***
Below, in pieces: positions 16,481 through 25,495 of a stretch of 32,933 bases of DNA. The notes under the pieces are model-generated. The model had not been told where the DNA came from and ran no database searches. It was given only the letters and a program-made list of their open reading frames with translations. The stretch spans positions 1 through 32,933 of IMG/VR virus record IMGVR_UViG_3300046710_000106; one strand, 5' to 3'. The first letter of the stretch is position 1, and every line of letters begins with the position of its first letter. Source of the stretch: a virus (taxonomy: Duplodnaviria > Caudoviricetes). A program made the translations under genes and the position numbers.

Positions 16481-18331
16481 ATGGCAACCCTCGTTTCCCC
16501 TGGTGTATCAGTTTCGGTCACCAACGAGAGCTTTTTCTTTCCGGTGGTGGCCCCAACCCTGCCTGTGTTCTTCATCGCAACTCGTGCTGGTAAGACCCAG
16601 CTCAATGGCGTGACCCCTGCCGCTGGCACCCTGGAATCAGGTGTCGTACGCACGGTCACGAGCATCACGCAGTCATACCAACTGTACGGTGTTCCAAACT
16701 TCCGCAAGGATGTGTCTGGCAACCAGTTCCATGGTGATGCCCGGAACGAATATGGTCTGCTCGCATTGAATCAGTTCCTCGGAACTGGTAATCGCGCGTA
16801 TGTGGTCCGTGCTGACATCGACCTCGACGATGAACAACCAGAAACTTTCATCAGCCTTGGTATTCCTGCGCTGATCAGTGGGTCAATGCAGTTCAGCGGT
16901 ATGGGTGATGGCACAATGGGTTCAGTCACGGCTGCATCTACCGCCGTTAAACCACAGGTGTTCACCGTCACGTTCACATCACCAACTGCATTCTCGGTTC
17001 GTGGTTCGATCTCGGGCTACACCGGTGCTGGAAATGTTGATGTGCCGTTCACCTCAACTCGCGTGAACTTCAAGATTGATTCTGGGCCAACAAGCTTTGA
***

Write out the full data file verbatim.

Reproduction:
Below, in pieces: positions 16,481 through 25,495 of a stretch of 32,933 bases of DNA. The notes under the pieces are model-generated. The model had not been told where the DNA came from and ran no database searches. It was given only the letters and a program-made list of their open reading frames with translations. The stretch spans positions 1 through 32,933 of IMG/VR virus record IMGVR_UViG_3300046710_000106; one strand, 5' to 3'. The first letter of the stretch is position 1, and every line of letters begins with the position of its first letter. Source of the stretch: a virus (taxonomy: Duplodnaviria > Caudoviricetes). A program made the translations under genes and the position numbers.

Positions 16481-18331
16481 ATGGCAACCCTCGTTTCCCC
16501 TGGTGTATCAGTTTCGGTCACCAACGAGAGCTTTTTCTTTCCGGTGGTGGCCCCAACCCTGCCTGTGTTCTTCATCGCAACTCGTGCTGGTAAGACCCAG
16601 CTCAATGGCGTGACCCCTGCCGCTGGCACCCTGGAATCAGGTGTCGTACGCACGGTCACGAGCATCACGCAGTCATACCAACTGTACGGTGTTCCAAACT
16701 TCCGCAAGGATGTGTCTGGCAACCAGTTCCATGGTGATGCCCGGAACGAATATGGTCTGCTCGCATTGAATCAGTTCCTCGGAACTGGTAATCGCGCGTA
16801 TGTGGTCCGTGCTGACATCGACCTCGACGATGAACAACCAGAAACTTTCATCAGCCTTGGTATTCCTGCGCTGATCAGTGGGTCAATGCAGTTCAGCGGT
16901 ATGGGTGATGGCACAATGGGTTCAGTCACGGCTGCATCTACCGCCGTTAAACCACAGGTGTTCACCGTCACGTTCACATCACCAACTGCATTCTCGGTTC
17001 GTGGTTCGATCTCGGGCTACACCGGTGCTGGAAATGTTGATGTGCCGTTCACCTCAACTCGCGTGAACTTCAAGATTGATTCTGGGCCAACAAGCTTTGA